Approaching Human Geography: An Introduction to Contemporary Theoretical Debates

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This introduction to the development of new theoretical approaches to human geography sets out to explain the key features of these new approaches, and to trace their antecedents and implications. The authors also highlight points of comparison and contrast, inter-connection and dissimilarity.

An introductory chapter describes and accounts for the theoretical diversity present within twentieth-century human geography, and particular attention is paid to the transition from environmental and regional approaches to the spatial science of the 1960s. This chapter then sets the stage for the later chapters, which deal systematically with different post-1960s approaches: Marxism, humanism, realism, structuration and postmodernism. Each of these chapters deals with the chronological development of the appropriate literature, describes the key claims and arguments, and then presents a worked example to illustrate the benefits and pitfalls of an approach in practice. A concluding chapter re-integrates the diverse themes and reflects briefly on possible future theoretical developments in human geography in the 1990s.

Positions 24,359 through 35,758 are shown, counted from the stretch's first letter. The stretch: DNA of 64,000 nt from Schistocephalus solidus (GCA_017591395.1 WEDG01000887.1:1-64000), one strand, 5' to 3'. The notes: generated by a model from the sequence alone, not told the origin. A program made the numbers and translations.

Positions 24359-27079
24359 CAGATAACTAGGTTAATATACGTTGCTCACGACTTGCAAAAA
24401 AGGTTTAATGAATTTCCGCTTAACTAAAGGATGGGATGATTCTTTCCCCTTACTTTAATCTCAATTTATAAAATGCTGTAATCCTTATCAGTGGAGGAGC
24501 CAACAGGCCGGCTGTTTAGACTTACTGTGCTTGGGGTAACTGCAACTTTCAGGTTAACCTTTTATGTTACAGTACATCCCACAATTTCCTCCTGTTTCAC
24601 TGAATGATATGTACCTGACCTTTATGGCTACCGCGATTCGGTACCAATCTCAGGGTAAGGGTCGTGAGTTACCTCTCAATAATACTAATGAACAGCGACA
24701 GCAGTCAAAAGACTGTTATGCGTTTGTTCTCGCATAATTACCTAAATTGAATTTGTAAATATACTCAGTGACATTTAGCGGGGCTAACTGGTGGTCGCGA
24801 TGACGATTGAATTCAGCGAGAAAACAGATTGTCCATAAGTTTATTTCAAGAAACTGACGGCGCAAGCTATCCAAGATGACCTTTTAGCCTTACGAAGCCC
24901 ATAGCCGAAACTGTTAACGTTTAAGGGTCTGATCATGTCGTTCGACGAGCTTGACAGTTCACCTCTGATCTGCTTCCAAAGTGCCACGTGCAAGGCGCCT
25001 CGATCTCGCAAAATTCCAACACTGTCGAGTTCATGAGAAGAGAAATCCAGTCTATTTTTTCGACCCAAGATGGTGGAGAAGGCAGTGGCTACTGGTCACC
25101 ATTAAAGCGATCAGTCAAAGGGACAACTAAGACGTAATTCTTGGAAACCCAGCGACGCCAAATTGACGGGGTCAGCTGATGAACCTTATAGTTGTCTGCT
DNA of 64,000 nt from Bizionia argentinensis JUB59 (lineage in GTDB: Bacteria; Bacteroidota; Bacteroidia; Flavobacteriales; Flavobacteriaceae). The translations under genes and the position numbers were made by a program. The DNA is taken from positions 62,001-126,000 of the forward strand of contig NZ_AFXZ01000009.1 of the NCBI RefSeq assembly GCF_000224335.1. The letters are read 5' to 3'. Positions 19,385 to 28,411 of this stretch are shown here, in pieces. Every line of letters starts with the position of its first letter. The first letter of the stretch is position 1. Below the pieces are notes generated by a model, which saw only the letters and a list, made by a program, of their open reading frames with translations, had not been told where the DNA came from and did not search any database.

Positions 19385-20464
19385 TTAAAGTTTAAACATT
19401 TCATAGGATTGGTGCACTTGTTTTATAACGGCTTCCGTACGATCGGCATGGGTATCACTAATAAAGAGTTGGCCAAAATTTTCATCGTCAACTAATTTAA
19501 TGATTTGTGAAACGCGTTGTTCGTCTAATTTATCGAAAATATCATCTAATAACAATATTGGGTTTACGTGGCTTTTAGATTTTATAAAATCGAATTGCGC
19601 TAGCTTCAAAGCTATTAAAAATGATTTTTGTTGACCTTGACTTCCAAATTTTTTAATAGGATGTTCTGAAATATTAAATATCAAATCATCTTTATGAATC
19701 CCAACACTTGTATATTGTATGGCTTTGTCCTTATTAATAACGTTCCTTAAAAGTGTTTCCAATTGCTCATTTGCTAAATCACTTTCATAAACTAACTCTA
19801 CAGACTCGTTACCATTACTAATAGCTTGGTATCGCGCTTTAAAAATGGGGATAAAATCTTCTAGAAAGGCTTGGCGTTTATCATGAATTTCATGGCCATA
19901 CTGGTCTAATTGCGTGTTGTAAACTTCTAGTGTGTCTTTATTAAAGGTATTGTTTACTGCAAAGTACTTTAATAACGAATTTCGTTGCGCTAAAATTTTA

The principal chapters of the book are framed by both a preface and an epilogue, which address questions about relativism in approaching human geography, while also stressing the need for continued commitment and critical sensitivity in geographical enquiry. The book is written in an easily accessible style with generous expositions of key claims and arguments, and thorough cross-referencing between chapters.

 

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Contents

Changing Approaches to Human Geography
1
Changing Times and the Development of Marxist Approaches
28
Peopling Human Geography and the Development
57
Anthony Giddens and the Bringing
93
Realist Approaches in Human Geography
132
The Differences of Postmodern Human Geography
170
Epilogue
202
References
209
Author Index
235
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Page 6 - ... and elsewhere he defined the subject-matter which he wished to systematize as " definite areas of the surface of the Earth considered as a whole, not the configuration alone, but the complex of land, water, air, plant, animal, and man, regarded in their special relationship as together constituting a definite characteristic portion of the Earth's surface.

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